Finally, when humanity was sufficiently advanced to appreciate the greatest of all sports, a loving God bestowed football upon us. Now some of God’s earlier work was pretty impressive, too. Creating a universe ex nihilo was a nice opening act. Turning some guy’s wife into a pillar of salt can be appreciated by anyone who’s ever been married. And the New Testament is the best sequel ever, and I’m including Godfather II and Breakin’ 2: Electric Bugaloo in there.
But have you ever seen film of Gayle Sayers running with the ball, or Dick Butkus or Gary Fencik disassembling offensive players into their constituent molecular parts , or Walter Payton dancing through several players before lowering his shoulder and plowing through several more? Or any other, non-Bears players making other good plays, I guess?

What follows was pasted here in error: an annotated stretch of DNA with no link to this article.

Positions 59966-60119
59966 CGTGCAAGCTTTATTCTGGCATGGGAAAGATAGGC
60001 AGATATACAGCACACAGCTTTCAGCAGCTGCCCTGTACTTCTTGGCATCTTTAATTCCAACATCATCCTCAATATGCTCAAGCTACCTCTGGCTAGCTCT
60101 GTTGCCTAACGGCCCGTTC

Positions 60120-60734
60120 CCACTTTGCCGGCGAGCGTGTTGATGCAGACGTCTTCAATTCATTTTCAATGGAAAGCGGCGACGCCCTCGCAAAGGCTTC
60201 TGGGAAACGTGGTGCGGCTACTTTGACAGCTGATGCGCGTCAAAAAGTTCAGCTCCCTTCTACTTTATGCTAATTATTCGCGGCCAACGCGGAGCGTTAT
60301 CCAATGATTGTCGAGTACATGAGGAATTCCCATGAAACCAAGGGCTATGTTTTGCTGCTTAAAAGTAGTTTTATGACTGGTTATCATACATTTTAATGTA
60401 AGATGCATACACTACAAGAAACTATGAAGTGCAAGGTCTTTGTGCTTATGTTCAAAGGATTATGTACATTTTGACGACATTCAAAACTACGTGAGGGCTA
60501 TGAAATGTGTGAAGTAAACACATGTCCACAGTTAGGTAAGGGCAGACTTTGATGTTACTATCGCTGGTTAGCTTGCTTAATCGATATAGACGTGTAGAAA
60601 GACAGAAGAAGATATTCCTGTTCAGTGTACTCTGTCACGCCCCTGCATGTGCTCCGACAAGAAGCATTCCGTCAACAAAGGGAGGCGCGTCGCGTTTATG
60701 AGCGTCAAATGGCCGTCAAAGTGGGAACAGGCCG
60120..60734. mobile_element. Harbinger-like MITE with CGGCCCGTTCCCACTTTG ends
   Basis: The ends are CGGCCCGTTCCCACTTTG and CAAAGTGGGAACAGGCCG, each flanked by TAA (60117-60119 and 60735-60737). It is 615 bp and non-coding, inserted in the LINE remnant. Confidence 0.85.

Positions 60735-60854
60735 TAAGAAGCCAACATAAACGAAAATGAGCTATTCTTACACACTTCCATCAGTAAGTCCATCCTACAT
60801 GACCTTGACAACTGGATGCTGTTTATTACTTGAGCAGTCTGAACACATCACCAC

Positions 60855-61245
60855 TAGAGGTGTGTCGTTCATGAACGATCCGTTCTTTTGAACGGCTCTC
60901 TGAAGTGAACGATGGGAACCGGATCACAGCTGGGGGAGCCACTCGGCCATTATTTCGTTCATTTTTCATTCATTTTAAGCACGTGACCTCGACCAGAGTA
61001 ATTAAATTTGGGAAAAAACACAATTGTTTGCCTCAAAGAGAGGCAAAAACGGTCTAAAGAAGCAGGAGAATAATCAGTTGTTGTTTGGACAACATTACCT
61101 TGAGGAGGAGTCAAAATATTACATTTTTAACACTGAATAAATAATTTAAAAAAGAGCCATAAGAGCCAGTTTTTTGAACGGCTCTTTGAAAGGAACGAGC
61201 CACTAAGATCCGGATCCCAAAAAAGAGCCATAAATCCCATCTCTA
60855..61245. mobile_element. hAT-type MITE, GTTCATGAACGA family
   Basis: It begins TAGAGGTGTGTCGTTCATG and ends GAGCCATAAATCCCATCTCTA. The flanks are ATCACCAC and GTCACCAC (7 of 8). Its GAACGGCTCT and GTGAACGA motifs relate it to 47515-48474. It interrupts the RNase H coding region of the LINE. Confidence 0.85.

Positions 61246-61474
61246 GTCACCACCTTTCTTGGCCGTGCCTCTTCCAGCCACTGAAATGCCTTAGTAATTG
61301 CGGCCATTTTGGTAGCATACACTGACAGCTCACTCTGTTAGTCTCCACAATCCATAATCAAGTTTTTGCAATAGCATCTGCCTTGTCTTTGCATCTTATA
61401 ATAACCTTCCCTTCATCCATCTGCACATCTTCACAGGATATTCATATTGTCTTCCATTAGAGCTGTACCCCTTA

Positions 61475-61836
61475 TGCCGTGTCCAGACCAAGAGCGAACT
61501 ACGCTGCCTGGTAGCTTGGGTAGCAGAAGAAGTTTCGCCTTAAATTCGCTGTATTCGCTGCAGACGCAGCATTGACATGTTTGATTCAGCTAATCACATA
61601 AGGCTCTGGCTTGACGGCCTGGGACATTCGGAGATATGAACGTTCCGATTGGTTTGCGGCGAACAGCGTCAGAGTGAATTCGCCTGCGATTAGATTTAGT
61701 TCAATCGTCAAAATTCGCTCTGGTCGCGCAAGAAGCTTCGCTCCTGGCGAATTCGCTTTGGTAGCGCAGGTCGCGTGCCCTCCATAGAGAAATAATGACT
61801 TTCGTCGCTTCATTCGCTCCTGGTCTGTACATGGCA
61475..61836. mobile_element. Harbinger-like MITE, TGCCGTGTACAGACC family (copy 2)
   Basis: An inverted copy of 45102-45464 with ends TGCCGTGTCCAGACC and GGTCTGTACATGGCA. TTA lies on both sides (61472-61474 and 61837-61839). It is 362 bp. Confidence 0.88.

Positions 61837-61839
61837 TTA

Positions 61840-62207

Football is an amazing game, is my point.
So naturally a bunch of malcontent lefties are trying to ruin it by injecting their horrible politics into it. Colin Kapernick probably has half a point, when he argues that his controversial views have made it harder for a team to employ him as a quarterback. But considering that his views are boilerplate America-hatred and wildly exaggerating the racism in a country that millions of minorities from around the world are desperately trying to get into, you can’t blame team owners from shying away.
Consider the anti-Kapernick: Tim Tebow. His views — fair play, the American way, and Christianity — were also said to be controversial, even though the vast majority of football fans don’t find them offensive. But Tebow – when he wasn’t building orphanages, doing CPR to save kittens who had fallen out of trees, and healing the sick who touched the hem of his jersey – had a throwing motion that looked like he was being tasered just before it was time to release the ball. So he didn’t get to play pro ball for very long.